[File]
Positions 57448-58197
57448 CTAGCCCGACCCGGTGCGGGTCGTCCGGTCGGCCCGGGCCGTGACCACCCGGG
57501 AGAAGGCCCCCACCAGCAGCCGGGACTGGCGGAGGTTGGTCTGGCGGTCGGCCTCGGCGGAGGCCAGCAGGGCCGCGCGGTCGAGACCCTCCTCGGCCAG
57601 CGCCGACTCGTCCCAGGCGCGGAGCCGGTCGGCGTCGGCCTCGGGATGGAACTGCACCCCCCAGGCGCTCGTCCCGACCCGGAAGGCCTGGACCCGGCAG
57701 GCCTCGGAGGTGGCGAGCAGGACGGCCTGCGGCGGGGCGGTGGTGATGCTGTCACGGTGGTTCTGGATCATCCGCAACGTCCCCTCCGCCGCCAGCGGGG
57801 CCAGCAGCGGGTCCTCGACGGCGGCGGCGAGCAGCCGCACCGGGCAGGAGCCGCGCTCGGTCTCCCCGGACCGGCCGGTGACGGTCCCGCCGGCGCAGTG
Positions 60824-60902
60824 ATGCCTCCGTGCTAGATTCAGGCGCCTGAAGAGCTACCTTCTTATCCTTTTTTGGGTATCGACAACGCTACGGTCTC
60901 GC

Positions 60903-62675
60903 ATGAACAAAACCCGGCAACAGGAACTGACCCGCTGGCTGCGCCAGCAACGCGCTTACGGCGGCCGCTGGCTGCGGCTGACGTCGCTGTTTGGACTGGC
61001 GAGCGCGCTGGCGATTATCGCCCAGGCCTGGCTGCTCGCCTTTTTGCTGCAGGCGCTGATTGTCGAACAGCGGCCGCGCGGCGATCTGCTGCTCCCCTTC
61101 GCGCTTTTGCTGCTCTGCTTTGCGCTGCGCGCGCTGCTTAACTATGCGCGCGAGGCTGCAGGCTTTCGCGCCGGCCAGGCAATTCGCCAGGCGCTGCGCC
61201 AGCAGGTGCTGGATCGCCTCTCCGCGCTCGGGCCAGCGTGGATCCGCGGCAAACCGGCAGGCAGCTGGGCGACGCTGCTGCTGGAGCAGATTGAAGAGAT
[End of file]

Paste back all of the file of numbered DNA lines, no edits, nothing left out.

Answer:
Positions 57448-58197
57448 CTAGCCCGACCCGGTGCGGGTCGTCCGGTCGGCCCGGGCCGTGACCACCCGGG
57501 AGAAGGCCCCCACCAGCAGCCGGGACTGGCGGAGGTTGGTCTGGCGGTCGGCCTCGGCGGAGGCCAGCAGGGCCGCGCGGTCGAGACCCTCCTCGGCCAG
57601 CGCCGACTCGTCCCAGGCGCGGAGCCGGTCGGCGTCGGCCTCGGGATGGAACTGCACCCCCCAGGCGCTCGTCCCGACCCGGAAGGCCTGGACCCGGCAG
57701 GCCTCGGAGGTGGCGAGCAGGACGGCCTGCGGCGGGGCGGTGGTGATGCTGTCACGGTGGTTCTGGATCATCCGCAACGTCCCCTCCGCCGCCAGCGGGG
57801 CCAGCAGCGGGTCCTCGACGGCGGCGGCGAGCAGCCGCACCGGGCAGGAGCCGCGCTCGGTCTCCCCGGACCGGCCGGTGACGGTCCCGCCGGCGCAGTG
Positions 60824-60902
60824 ATGCCTCCGTGCTAGATTCAGGCGCCTGAAGAGCTACCTTCTTATCCTTTTTTGGGTATCGACAACGCTACGGTCTC
60901 GC

Positions 60903-62675
60903 ATGAACAAAACCCGGCAACAGGAACTGACCCGCTGGCTGCGCCAGCAACGCGCTTACGGCGGCCGCTGGCTGCGGCTGACGTCGCTGTTTGGACTGGC
61001 GAGCGCGCTGGCGATTATCGCCCAGGCCTGGCTGCTCGCCTTTTTGCTGCAGGCGCTGATTGTCGAACAGCGGCCGCGCGGCGATCTGCTGCTCCCCTTC
61101 GCGCTTTTGCTGCTCTGCTTTGCGCTGCGCGCGCTGCTTAACTATGCGCGCGAGGCTGCAGGCTTTCGCGCCGGCCAGGCAATTCGCCAGGCGCTGCGCC
61201 AGCAGGTGCTGGATCGCCTCTCCGCGCTCGGGCCAGCGTGGATCCGCGGCAAACCGGCAGGCAGCTGGGCGACGCTGCTGCTGGAGCAGATTGAAGAGAT